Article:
In a comical scene that turns tragic, the Dwarfs in C. S. Lewis’s Narnian tale The Last Battle vow to never again allow themselves to believe in Aslan. Why? They had been duped into thinking that Puzzle (the donkey) was Aslan and once King Tirian revealed the truth about Puzzle, the Dwarfs become mystified at how easily they had been fooled. They determined to never be fooled again. They would rather remain in unbelief and cynicism than believe in Aslan, out of fear of being “taken” once more.
While speaking to King Tirian, a Dwarf named Griffle explained:
“I don’t think we want any more Kings—if you are Tirian, which you don’t look like him—no more than we want any Aslans. We’re going to look out for ourselves from now on and touch our caps to nobody. See?”
And the rest of the dwarf’s replied:
“That’s right . . . We’re on our own now. No more Aslan, no more Kings, no more silly stories about other worlds. The Dwarfs are for the Dwarfs.”
As Lewis powerfully illustrates in this Narnian tale, there is a high cost to such blind cynicism and unbelief. Let me share three such costs.
First, while it might be a good strategy for minimizing false beliefs, blind cynicism and unbelief misconstrues our job as knowers. The goal of our epistemic life is not just to minimize false beliefs. It is also to maximize true beliefs. Being rightly related to reality is part of the good life, and the “head in the sand” posture of “the Dwarfs are for the Dwarfs” will keep one from knowing important truths. We should place all of our epistemic life, which includes our beliefs, unbeliefs, and withheld beliefs, under rational scrutiny.
Second, blind cynicism and unbelief wrongly shifts the burden of proof. There is no special burden of proof for our positive beliefs. Unbelief, as much as belief, are both postures toward reality; they both are a kind of epistemic attitude. As such, both equally share a burden of providing grounds or sufficient reasons for their (respective) epistemic attitude. There is no special burden of proof for the believer (in God, the world, or self) than the unbeliever. Antony Flew once suggested that there was a “presumption of atheism” with respect to God: the “onus of proof must lie on the theist.” But this is false—neither the theist nor the atheist wins by default—each must present a cumulative case.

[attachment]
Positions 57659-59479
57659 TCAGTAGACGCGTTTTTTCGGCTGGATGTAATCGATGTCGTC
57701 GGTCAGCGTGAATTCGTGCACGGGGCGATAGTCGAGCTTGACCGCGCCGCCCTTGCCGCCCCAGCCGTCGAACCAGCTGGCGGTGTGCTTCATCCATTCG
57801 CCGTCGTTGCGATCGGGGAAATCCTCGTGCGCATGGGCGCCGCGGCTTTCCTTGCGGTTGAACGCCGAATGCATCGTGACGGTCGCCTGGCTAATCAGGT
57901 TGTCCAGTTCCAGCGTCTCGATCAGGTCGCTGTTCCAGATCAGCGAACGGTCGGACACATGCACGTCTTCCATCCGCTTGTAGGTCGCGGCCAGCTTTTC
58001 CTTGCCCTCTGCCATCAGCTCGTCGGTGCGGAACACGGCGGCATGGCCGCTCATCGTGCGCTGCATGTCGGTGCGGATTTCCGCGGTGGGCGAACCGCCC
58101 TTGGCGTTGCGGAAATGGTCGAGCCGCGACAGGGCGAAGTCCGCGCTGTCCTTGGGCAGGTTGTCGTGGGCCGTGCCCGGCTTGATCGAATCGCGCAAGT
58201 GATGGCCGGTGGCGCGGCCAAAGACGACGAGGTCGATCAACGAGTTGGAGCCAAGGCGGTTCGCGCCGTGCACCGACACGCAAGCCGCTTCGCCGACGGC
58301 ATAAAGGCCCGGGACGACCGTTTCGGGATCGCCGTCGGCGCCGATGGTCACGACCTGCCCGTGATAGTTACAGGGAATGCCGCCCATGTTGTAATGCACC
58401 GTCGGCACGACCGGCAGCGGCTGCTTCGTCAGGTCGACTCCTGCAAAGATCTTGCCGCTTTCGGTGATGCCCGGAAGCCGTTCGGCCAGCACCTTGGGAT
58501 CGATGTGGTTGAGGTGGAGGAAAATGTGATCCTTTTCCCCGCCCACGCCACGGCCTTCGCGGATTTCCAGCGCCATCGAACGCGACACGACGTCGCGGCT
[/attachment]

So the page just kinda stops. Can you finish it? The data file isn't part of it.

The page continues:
Third, blind cynicism and unbelief diminishes our chances at seeing the truth even when we stand before it. Real Narnia, even Aslan himself, were on offer. Yet the Dwarfs were unable to see the truth in front of them. Lewis here reveals not only the impossibility of being fair-minded and objective given such a posture, but also the fact that blind cynicism is actually counter-productive—diminishing our chances of finding the truth that lies ever before us. Consider again Antony Flew’s suggestion that we should adopt a presumption of atheism with respect to the God question. In doing so it may: (i) prevent one from noticing relevant positive evidence for God (because we are already justified in our atheism); (ii) blind one to the significance of the positive evidence which one does notice; and (iii) rule out the possibility of finding God on such a presumption, since Scripture seems to indicate that one who adopts such a posture may in fact not find God (e.g., Hebrews 11:6, Jer. 29:12-14).
We should, therefore, reject the “Dwarfs are for the Dwarfs” posture in our epistemic life. The question then is this: What policy ought we adopt in our epistemic life?
I suggest that we adopt a posture of “genuine openness” to the truth about reality. In other words, we should adopt a policy that gives us the best chance at finding the truth about God, the world, and ourselves. This posture pushes against the zeitgeist of our day as well as its chief virtue of apathy. We ought to care about our epistemic life, for without being rightly related to reality the chance of living a good life—a flourishing life—is nil.
I submit to you that such a posture will lead one to the living God and an enchanted world of deep beauty, value, and significance. Narnia is all around you and Aslan bids you to “awake.”
 C. S. Lewis, The Last Battle, in The Chronicles of Narnia in One Volume (New York: HarperCollins, 2001), 707.
 Antony Flew, “The Presumption of Atheism,” in Doug Geivett and Sweetman, Brendan Sweetman eds., Contemporary Perspectives on Religious Epistemology (Oxford: Oxford University Press, 1992), 19.
 I am following here professor Doug Geivett in his “A Pascalian Rejoinder to the Presumption of Atheism,” in Raymond Martin and Christopher Bernard eds., God Matters: Readings in the Philosophy of Religion (New York: Longman, 2003), 162-175.
Paul Gould is an assistant professor of philosophy and Christian apologetics at Southwestern Baptist Theological Seminary in Fort Worth, Texas. He is the author of The Outrageous Idea of the Missional Professor (Wipf & Stock, 2014) and editor of four books, including Beyond the Control of God? Six Views on the Problem of God and Abstract Objects (Bloomsbury, 2014) and Loving God with Your Mind: Essays in Honor of J. P. Moreland (Moody, 2014). Paul blogs at www.paul-gould.com.
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